We also know he is a visionary genius, having conceptualized and built the Nautilus, a submarine way ahead of submersible technology circa 1870. Verne’s prescience throughout is what establishes 20,000 Leagues Under the Sea as a milestone in the field of science fiction. The fictional Nautilus gained its name from what is largely considered to be the first practical submarine, “The Nautilus”. designed and built by engineer and inventor Robert Fulton in 1800 (Fulton is also credited with designing the first commercially viable steamboat). Fulton’s submersible, commissioned by French leader Napoleon Bonaparte, descended to a then remarkable depth of 25 feet and carried a crew of two.

As the author described it, Verne’s imaginary Nautilus, an homage to Fulton’s invention, was “a masterpiece containing masterpieces.” The undersea vessel in Verne’s book, indeed, foreshadows a plethora of future submersible technologies. Verne’s Nautilus was powered by electricity, which was made possible by sodium/mercury batteries. The sodium was renewable, of course, harvested from the sea. The fictional Nautilus is described as cylindrical, not dissimilar from today’s modern submarines. Verne’s Nautilus could submerge for extended lengths of time, was double-hulled, and lavishly appointed with plush Victorian furniture, large viewing ports, an extensive library, and an impressive original art collection. It even had a large organ for Captain Nemo captain to play in his late-night hours of loneliness and despair. The Nautilus was righteous and visionary, predating the nuclear submarines of today.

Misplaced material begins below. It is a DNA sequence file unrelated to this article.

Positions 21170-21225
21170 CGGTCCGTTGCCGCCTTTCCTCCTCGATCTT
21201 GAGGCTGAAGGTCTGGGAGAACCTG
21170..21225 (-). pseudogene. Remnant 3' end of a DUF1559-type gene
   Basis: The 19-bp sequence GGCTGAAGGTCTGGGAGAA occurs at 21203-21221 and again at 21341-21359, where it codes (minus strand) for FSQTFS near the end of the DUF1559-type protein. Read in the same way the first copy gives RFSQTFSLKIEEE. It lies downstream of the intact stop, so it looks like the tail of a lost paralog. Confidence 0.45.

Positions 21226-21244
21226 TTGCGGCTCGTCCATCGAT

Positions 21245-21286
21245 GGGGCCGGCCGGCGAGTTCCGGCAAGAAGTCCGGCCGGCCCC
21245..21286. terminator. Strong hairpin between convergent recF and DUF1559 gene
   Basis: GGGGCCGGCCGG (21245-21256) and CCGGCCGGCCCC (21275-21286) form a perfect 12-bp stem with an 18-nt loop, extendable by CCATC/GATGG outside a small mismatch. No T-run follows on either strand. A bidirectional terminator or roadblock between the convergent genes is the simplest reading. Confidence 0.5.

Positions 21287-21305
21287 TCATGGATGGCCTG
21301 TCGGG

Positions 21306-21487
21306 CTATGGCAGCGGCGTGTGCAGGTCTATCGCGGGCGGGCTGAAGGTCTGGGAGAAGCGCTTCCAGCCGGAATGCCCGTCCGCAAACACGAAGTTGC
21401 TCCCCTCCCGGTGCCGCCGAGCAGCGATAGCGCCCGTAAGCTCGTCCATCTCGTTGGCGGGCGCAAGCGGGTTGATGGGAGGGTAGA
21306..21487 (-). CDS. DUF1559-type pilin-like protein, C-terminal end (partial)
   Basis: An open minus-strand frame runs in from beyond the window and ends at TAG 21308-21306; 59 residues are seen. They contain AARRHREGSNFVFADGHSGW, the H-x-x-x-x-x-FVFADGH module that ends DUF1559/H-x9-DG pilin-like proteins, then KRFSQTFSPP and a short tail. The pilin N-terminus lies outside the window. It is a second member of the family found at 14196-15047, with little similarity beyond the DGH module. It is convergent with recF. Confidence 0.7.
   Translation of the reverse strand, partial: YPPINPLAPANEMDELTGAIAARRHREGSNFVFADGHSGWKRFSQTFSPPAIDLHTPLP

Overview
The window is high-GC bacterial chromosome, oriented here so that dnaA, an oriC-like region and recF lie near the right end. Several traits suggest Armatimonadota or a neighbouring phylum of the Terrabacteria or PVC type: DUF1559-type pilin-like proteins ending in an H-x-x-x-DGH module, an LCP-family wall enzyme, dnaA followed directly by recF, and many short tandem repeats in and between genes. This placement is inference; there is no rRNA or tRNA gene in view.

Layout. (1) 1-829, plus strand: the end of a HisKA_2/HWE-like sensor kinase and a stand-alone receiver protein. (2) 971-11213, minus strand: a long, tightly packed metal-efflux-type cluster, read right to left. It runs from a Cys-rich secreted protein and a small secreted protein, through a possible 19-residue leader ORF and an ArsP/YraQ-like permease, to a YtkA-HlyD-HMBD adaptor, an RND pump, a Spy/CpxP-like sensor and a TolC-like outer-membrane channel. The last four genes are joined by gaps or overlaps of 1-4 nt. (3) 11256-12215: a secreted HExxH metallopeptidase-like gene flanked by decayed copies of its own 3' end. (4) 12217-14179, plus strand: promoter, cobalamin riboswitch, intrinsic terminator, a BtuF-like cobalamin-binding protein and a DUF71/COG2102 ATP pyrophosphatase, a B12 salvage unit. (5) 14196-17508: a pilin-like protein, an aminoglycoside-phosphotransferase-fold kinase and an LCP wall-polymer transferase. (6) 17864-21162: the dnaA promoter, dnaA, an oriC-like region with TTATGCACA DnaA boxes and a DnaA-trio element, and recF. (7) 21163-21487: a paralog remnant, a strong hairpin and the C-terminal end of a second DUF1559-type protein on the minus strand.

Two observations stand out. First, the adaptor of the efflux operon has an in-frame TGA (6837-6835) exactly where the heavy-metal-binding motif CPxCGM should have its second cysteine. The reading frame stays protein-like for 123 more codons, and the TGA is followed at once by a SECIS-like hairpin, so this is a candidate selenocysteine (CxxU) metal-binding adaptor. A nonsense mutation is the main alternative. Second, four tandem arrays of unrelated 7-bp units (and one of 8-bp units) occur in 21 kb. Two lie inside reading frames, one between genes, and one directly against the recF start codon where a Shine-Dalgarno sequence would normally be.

Throughout 20,000 Leagues Under the Sea, Verne describes oceanic species in detail and surveys the undersea geographies of the world with immense factual precision, utilizing scientific knowledge of the time he wrote the book. He knew he was on to something. In a letter dated 28 March 1868, as he was fast at work on his novel, he wrote to Hetzel: “If I don’t pull this book off, I’ll be inconsolable. I’ve never held a better thing in my hands.”

The fusion of scientific fact with imaginative storytelling—the “scientific novel”—was singular for the era. This combination of deeply researched Victorian science facts and high-flighted fantasy established the bedrock for what science fiction would become. Verne’s romantic science novel would also set the precedent for future hybrid works, such as John Steinbeck’s remarkable, if lesser-known, mash-up of detailed science fact and memoir, 1951’s Sea of Cortez.